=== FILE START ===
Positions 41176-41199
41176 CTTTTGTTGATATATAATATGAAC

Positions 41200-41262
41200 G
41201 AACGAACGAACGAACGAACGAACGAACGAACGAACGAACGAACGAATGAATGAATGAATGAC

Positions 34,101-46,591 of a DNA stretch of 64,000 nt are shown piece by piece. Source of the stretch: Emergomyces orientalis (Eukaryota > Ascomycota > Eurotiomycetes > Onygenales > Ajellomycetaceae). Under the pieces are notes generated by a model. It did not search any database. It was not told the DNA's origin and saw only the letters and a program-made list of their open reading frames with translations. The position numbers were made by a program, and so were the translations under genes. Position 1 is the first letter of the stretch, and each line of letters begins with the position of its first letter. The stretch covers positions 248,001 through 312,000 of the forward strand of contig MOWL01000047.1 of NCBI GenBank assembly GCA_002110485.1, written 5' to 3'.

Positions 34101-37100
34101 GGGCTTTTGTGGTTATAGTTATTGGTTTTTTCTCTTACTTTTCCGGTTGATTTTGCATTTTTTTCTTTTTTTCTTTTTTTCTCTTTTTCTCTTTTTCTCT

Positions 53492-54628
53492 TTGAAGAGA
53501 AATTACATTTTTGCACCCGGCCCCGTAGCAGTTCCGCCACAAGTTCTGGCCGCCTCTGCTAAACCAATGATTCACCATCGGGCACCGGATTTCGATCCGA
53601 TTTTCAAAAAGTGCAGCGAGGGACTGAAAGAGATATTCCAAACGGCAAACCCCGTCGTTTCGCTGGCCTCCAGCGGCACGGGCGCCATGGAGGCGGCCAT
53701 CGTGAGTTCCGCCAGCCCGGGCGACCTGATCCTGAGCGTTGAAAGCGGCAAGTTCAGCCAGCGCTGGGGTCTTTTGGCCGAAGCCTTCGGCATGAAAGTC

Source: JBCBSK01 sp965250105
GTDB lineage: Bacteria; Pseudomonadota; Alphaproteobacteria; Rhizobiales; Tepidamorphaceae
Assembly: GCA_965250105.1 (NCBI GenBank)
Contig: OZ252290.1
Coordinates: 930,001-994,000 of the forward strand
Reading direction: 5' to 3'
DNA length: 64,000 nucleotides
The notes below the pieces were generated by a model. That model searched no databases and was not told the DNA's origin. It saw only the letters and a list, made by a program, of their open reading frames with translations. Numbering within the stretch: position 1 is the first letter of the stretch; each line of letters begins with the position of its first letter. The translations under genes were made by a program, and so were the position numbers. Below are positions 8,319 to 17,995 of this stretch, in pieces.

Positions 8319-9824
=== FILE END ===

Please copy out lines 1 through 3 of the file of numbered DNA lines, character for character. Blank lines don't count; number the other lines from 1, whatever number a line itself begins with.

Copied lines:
Positions 41176-41199
41176 CTTTTGTTGATATATAATATGAAC

Positions 41200-41262